A feature – for better or worse – of the Conference on Disarmament is the sanctity attributed to the CD’s rules of procedure (CD/8/Rev.9). Incoming Presidents, when assuming the chair of the CD in the alphabetical rollover of the presidency every four weeks, solemnly insist that they will abide by the rules of procedure throughout their (derisorily short) term. This has become code for saying that they will not countenance presiding over any action of the CD unless there is unanimous support for such action – the literal, and misplaced, embodiment of rule 18 that the Conference shall conduct its work and adopt its decisions by consensus.
Sometimes it seems that strict observance of the rules of procedure is an objective in itself, whereas the purpose of the rules is to facilitate orderly work rather than frustrate it. Perhaps, however, a new sense of enlightenment is afoot. Recently the CD took the unusual step of acting in direct contradiction to its rules. Rule 9 ordains that the rotation of the presidency, based on the English alphabetical list of Member States, “shall be followed”. Yet the Conference has acquiesced in a reversal of that order, placing the Democratic People’s Republic of Korea before Cuba for the remaining presidencies of this year. (This outcome does not fall within the circumstances envisaged in rule 10 which afford a temporary relaxation of rule 9 within a presidency.)
The purpose of this switch between Cuba and the DPRK was seen as a pragmatic one to accommodate exigencies of the respective delegations. It is in any event harmless enough, although on a future occasion such a swap might be engineered for less innocent reasons. The point, however, is that the Conference has shown itself ready to overlook its rules when it suits it to do so.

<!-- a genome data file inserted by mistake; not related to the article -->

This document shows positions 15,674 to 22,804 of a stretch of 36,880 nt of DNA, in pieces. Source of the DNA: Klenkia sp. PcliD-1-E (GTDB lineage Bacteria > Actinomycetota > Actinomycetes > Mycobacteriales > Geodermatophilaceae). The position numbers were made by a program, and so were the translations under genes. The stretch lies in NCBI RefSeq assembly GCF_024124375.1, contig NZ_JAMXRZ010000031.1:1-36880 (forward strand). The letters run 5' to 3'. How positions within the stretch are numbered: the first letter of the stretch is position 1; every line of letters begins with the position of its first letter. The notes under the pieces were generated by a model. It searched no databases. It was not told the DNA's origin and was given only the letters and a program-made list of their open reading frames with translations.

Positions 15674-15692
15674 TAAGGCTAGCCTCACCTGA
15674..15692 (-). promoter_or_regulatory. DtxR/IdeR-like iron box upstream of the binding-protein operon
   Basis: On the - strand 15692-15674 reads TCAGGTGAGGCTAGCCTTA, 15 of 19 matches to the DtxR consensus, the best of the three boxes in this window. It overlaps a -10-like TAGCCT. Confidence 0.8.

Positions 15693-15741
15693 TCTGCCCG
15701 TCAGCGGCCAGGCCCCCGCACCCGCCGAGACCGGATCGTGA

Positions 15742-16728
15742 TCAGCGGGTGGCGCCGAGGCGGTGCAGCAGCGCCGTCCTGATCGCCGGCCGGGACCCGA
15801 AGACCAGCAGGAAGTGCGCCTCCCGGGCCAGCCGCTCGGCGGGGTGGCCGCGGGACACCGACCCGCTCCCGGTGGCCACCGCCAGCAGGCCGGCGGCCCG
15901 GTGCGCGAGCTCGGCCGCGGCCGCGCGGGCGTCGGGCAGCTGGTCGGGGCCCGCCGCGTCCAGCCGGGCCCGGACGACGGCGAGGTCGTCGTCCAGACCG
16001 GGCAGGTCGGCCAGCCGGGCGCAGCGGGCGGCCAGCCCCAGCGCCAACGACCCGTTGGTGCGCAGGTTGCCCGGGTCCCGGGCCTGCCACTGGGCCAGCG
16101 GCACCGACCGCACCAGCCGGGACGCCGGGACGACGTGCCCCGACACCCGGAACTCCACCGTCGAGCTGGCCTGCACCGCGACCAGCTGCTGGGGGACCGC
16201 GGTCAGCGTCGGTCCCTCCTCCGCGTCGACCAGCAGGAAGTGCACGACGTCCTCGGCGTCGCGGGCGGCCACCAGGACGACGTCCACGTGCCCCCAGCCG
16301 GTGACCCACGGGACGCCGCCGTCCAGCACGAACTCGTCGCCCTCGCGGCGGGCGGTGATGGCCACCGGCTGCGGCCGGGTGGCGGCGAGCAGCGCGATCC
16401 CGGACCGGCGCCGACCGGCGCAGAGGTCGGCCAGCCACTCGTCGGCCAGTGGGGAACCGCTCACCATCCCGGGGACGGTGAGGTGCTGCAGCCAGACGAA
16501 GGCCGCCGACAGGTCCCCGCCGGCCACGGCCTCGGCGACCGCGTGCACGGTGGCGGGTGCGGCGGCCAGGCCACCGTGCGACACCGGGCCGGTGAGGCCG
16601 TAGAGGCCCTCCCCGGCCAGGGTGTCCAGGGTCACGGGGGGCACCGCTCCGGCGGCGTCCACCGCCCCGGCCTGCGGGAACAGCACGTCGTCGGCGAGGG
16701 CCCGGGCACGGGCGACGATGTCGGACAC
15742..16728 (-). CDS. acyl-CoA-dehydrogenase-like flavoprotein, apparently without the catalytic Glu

Nonetheless, these particular circumstances have led indirectly to an unfortunate outcome. The Foreign Minister of Canada announced on 11 July that Canada will boycott the CD through the remaining three weeks of the DPRK’s rotation as President. Whether this stance was triggered by the switch of presidencies is not clear. But one of the values of the CD is that it brings under the one roof all the States that possess nuclear weapons irrespective of their international standing, and affords an opportunity for principled advocates for nuclear disarmament like Canada to make their views very clear.
Canada has taken full advantage of that opportunity, and its leadership – including as one of this year’s collegium of presidents for 2011 – Canada, Chile, China, Colombia, Cuba and the DPRK – has been exemplary. It is for no want of skill and energy of the Canadian presidency, whose efforts bridged the 2010 and 2011 annual sessions of the CD, that the Conference remains in its decade-long deadlocked state.
To go back to the beginning of these comments, the rotation of presidents of the Conference takes place strictly by rule rather than by election. And more importantly, the President, in the time-honoured manner of the office, acts first and foremost in a neutral capacity. If the chair needs at any point to project a national viewpoint, he or she makes it clear that they are speaking on that occasion as a Member State rather than as President. Given the current state of the CD, what is needed is a constructive, concerted effort of trust-building rather than individual acts of self-acknowledged symbolism.
This is a guest post by Tim Caughley. Tim is a Resident Senior Fellow at UNIDIR – see here for other comments on the CD.
Graphic courtesy of Google images.